Friday, August 19, 2005
Josh Greenbaum, writing for Datamation, has great insight into Oracle's budding relationship with IBM. Bitter foes on the database side, they now find themselves locked in a strategic partnership through Oracle's acquisitions of PeopleSoft (including J.D. Edwards), Retek, ProfitLogic, and most recently I-Flex, vendors that all had and still have deep relationships with IBM.
Josh also points out that Oracle's newfound relationship with IBM--whether intended or unintended by Oracle--has the side effect of undermining SAP's relationship with IBM.The growing IBM factor isn't just interesting for what it means to Oracle, it also has tremendous repercussions for SAP. This “friend or foe” relationship with SAP has been going on for some time. In the run-up to SAP’s major partnership announcements this past spring, there was a lot of question about how close SAP and IBM could get. The result was SAP’s swooning embrace of IBM – and other new partners like HP, Cisco, and Microsoft – all designed in part to help isolate Oracle in the market. Ironically, Oracle’s unplanned bonus for its acquisitions may have been to trump the IBM part of SAP’s isolation strategy. Touché, Larry.Whether Oracle had all this in mind when it first launched its bid for PeopleSoft is hard to say, but it certainly makes Larry Ellison look very foresightful. Personally, I don't think Oracle saw these developments. In statements by Oracle tri-president Charles Phillips immediately following the acquisition of PeopleSoft, he sounded wary of PeopleSoft's partnership with IBM. A few weeks later he spoke of maintaining relationships with IBM "as much as possible," as if he thought there might be problems on IBM's side in working with Oracle.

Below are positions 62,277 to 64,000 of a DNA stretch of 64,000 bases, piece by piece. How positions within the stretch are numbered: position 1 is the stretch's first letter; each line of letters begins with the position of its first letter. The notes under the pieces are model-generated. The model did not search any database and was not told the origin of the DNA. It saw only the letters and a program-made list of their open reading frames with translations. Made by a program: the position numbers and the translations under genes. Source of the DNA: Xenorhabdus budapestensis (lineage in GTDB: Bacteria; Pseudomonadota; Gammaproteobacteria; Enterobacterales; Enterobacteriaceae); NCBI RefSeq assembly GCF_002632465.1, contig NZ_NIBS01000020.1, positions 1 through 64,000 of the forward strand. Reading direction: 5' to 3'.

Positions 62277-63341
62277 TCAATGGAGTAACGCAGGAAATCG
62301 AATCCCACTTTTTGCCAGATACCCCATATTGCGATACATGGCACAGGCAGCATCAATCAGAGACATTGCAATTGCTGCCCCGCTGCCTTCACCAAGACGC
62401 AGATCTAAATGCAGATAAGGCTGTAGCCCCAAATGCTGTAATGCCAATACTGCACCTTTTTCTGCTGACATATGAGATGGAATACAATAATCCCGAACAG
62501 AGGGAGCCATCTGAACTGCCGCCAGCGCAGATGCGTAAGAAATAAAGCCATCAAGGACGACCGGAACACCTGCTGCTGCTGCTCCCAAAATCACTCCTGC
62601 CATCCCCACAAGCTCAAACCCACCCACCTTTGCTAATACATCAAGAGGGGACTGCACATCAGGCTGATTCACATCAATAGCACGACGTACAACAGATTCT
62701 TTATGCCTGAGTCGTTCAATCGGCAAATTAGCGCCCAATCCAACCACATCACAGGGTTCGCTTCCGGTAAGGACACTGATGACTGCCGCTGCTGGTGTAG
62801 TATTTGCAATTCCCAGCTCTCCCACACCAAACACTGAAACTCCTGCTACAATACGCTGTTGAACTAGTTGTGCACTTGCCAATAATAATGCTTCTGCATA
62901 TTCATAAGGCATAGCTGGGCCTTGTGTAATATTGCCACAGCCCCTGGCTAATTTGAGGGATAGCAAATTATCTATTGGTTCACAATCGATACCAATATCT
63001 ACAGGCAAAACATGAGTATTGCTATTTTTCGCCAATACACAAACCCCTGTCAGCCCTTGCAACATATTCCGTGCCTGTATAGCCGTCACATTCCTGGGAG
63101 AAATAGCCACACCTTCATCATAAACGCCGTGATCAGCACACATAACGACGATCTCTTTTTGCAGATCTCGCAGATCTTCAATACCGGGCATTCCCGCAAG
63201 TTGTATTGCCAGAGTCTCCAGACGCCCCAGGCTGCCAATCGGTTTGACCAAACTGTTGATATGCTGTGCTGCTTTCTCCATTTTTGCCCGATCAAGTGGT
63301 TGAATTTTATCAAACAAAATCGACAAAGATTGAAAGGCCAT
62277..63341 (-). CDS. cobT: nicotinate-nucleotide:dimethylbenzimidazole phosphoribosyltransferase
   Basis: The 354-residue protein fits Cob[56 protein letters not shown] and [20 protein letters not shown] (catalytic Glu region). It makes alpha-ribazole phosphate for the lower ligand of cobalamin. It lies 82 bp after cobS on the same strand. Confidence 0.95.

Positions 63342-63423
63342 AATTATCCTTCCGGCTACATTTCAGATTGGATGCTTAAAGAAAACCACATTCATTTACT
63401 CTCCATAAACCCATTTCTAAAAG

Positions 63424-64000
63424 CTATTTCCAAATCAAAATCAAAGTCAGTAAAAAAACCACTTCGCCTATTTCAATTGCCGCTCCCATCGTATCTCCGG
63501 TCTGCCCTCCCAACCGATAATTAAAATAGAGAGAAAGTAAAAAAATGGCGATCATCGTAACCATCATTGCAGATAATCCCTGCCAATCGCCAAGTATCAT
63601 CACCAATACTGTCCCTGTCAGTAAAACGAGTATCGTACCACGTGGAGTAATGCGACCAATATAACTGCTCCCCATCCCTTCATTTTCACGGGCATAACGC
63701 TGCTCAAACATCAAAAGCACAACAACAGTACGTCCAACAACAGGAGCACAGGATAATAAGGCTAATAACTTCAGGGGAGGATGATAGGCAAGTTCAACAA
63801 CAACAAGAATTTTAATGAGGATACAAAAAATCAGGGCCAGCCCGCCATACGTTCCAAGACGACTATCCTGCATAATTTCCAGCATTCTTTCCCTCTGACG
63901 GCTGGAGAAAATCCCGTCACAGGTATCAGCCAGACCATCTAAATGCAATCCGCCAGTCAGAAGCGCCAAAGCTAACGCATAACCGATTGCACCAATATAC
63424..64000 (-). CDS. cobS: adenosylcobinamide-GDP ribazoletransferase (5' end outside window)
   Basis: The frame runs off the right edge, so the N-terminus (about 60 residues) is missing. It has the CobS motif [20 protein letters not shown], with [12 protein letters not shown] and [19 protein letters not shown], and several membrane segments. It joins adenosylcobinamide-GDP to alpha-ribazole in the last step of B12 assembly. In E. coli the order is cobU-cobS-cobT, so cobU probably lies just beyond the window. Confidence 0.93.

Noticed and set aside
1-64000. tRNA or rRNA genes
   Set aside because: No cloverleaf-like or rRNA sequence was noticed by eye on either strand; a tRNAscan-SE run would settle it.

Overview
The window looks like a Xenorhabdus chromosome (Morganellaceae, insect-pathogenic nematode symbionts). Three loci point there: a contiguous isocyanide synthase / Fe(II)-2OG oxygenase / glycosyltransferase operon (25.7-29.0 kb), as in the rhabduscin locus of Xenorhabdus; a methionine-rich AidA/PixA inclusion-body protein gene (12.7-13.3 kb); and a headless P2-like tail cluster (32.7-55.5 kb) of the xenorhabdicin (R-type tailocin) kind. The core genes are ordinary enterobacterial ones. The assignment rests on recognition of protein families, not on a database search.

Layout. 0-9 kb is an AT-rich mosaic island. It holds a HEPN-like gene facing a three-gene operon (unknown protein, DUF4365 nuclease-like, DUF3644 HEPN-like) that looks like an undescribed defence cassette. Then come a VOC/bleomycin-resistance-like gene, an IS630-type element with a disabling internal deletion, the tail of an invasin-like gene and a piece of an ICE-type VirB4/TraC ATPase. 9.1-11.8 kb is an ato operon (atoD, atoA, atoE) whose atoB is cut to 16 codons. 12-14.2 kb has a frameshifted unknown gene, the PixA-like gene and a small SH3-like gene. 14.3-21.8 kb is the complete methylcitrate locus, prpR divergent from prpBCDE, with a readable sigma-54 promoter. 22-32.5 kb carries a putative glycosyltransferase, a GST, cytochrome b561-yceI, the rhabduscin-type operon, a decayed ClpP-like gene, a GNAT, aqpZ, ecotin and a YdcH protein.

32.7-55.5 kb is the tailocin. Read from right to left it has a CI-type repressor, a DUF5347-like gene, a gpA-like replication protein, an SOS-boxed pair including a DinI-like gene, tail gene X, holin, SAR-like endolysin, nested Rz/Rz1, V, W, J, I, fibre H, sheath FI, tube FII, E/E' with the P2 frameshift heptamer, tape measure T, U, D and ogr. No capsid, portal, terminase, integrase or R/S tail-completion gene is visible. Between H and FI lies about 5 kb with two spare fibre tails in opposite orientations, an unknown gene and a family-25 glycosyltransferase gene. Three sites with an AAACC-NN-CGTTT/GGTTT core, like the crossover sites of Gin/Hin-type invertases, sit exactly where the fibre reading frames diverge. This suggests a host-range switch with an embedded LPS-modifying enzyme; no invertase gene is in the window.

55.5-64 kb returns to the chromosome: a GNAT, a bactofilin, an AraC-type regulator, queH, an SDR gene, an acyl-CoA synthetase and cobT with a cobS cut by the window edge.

But, as Josh points out, an Oracle relationship really is in IBM's best interest. What IBM gets from its Global Services business in terms of its Oracle relationship is huge. It can still compete with Oracle in terms of Websphere and database sales. But services is the real money maker for IBM and it's not worth letting competition on the products side get in the way of making money on the services side.
IBM: friend or foe to SAP?
IBM is a loser in Oracle/PeopleSoft deal
Oracle moves into core banking applications
Bidding war: Oracle fighting SAP over Retek
Oracle beefs up retail offerings with ProfitLogic bid
Brawl continues between Oracle and SAP